Deconstructing and Confronting Different Iconographies: Marc Bauer
In this conversation with Mousse, Swiss artist Marc Bauer discusses his artistic explorations around the mechanisms and rhetorical devices of digital communication, the ceaseless circulation of images today, politics, history, and, indeed, our very perception of reality. Bauer’s work is intended to trigger memories in the viewer. His drawing process, which is often on a monumental scale, acquires a physical and spatial connotation, and the compositions reveal a panorama of associations spanning narrative and memory, both personal and collective.
MOUSSE: Before we delve into your recent and upcoming projects, tell us something about your relationship with the graphite pencil. What drew you to this mode of working?
MARC BAUER: There is an immediacy and a fragility inherent to drawing. Another important component is time. It’s a medium in which you can show the whole process: the drawing mirrors the process of creating it. There are traces of eraser, or fingerprints. Some parts remain undefined. To draw is to remember. Something emerges that is shaped by your unconscious, your mood, your experience. With my work, viewers always have an active role. They have to reconstruct the fragmented narrative that I provide by filling in the gaps with their own memories and experiences. The drawings are like triggers for them.
In exhibitions I like to play with different scales and supports (drawings on paper, wall drawings) so the observers have a variety of experiences and relationships with the images. For the wall drawings, I work with charcoal and pastel crayon, so it is just powder pigment directly on the wall. It is also very physical act: I erase lines with my fingers or smear lines with my hands.
M: Your practice also extends to film animation, ceramics, oil paint, and sculpture. What draws you to these varied methods?
MB: It is interesting to “unfold” drawing into different fields. The animation was a natural development, since I work often in large narrative series of drawings. For the ceramics, I was interested in creating a diary, but I wanted to do it with objects. I had the idea to develop it on plates and cups to retrace a story of a fictional character: a French female worker in the north of France. I would say each project calls for a specific configuration, and I am always excited to try new forms.
M: Your 2020 exhibition Mi piace Commenta Condividi, A Rhetorical Figure at Istituto Svizzero, Milan, included the site-specific murals Wolf, Mary, and Margherita (all 2020), the new series of black-and-white and colored drawings titled A rhetorical figure (2019), and a sound installation. Together they illustrated your sensitivity to associative accumulations of images, mechanisms, and rhetorical devices related to digital communication, with an explicit focus on the Italian political climate. Can you explain how these strategies operated throughout the exhibition?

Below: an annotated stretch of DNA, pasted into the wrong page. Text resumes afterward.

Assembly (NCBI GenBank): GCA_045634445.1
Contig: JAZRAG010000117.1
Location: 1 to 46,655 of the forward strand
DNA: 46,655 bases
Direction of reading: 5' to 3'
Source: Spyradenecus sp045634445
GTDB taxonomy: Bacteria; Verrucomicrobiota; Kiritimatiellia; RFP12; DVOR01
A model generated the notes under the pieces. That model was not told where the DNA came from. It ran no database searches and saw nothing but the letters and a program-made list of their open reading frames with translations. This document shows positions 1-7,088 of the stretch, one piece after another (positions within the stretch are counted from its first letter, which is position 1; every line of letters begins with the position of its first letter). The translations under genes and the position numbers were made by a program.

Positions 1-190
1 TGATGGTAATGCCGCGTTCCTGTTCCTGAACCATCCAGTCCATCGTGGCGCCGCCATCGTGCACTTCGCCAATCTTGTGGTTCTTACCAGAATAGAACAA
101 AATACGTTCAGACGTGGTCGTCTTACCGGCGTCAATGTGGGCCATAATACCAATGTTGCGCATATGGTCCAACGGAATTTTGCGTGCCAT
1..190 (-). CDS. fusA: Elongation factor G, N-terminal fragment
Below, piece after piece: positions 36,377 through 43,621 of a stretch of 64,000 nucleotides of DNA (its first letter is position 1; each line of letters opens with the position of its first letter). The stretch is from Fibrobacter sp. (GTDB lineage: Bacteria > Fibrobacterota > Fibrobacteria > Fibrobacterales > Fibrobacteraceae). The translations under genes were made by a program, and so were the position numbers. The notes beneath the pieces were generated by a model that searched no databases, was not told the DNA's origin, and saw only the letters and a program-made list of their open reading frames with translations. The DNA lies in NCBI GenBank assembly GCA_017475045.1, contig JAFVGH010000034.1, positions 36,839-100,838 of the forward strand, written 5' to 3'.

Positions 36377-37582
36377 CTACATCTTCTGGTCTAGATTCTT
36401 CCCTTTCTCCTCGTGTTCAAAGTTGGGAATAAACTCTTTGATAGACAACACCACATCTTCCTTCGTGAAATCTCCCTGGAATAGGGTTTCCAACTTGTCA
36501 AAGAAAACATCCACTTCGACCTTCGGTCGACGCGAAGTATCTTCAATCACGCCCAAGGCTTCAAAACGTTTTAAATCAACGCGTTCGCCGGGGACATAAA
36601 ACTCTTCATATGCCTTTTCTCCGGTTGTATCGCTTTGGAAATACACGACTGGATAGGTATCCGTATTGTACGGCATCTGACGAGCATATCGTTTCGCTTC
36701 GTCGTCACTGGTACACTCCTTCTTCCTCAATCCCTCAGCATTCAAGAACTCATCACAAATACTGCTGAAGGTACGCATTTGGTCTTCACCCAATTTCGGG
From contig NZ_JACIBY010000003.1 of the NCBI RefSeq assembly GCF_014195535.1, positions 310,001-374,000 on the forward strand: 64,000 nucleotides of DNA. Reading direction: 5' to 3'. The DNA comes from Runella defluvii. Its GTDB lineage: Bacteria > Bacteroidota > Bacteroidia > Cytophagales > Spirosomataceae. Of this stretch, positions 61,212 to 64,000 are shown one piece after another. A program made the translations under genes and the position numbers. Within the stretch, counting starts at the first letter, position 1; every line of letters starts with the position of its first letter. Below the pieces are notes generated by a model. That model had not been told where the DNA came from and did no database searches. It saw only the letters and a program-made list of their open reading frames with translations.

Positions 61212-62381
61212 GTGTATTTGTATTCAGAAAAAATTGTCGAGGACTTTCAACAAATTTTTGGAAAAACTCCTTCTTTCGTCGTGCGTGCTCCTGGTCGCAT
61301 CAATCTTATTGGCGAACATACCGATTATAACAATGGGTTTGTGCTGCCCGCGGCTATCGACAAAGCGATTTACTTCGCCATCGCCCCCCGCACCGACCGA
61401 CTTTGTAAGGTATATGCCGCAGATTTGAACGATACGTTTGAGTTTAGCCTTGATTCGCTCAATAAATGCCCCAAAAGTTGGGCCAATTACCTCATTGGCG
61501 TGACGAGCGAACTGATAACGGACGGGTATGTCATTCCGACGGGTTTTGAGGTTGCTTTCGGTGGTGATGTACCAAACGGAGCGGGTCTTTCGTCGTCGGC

MB: That exhibition was about Matteo Salvini’s communication on Twitter. My departure point was to follow his campaign through his Twitter account. By literally redrawing his tweets and editing them, you see a very clear, simple political message: anti-migrant, pro (traditional) family, pro-Catholic, anti-Muslim. It is very much like Donald Trump. Italy has always been a political laboratory. They invented fascism, and in recent years were the first to have a right-wing and left-wing populist government.
Wall drawings give me the possibility to choose the different images at the last minute—as opposed to the large-scale drawings on paper, which can take two weeks to complete. I wanted to be very reactive to the political situation. I also like the idea that they will be destroyed at the end of the show. They are quite physical: I work with my whole body. I see it as a fight with the wall to make the image emerge.
The sound was a quote of the demonstration where the people were singing “Bella Ciao.” It is a bit like a film soundtrack in that it brings the drawings into a certain emotional atmosphere. It also plays on the memories of the viewer, especially for those who personally participated in the demonstration.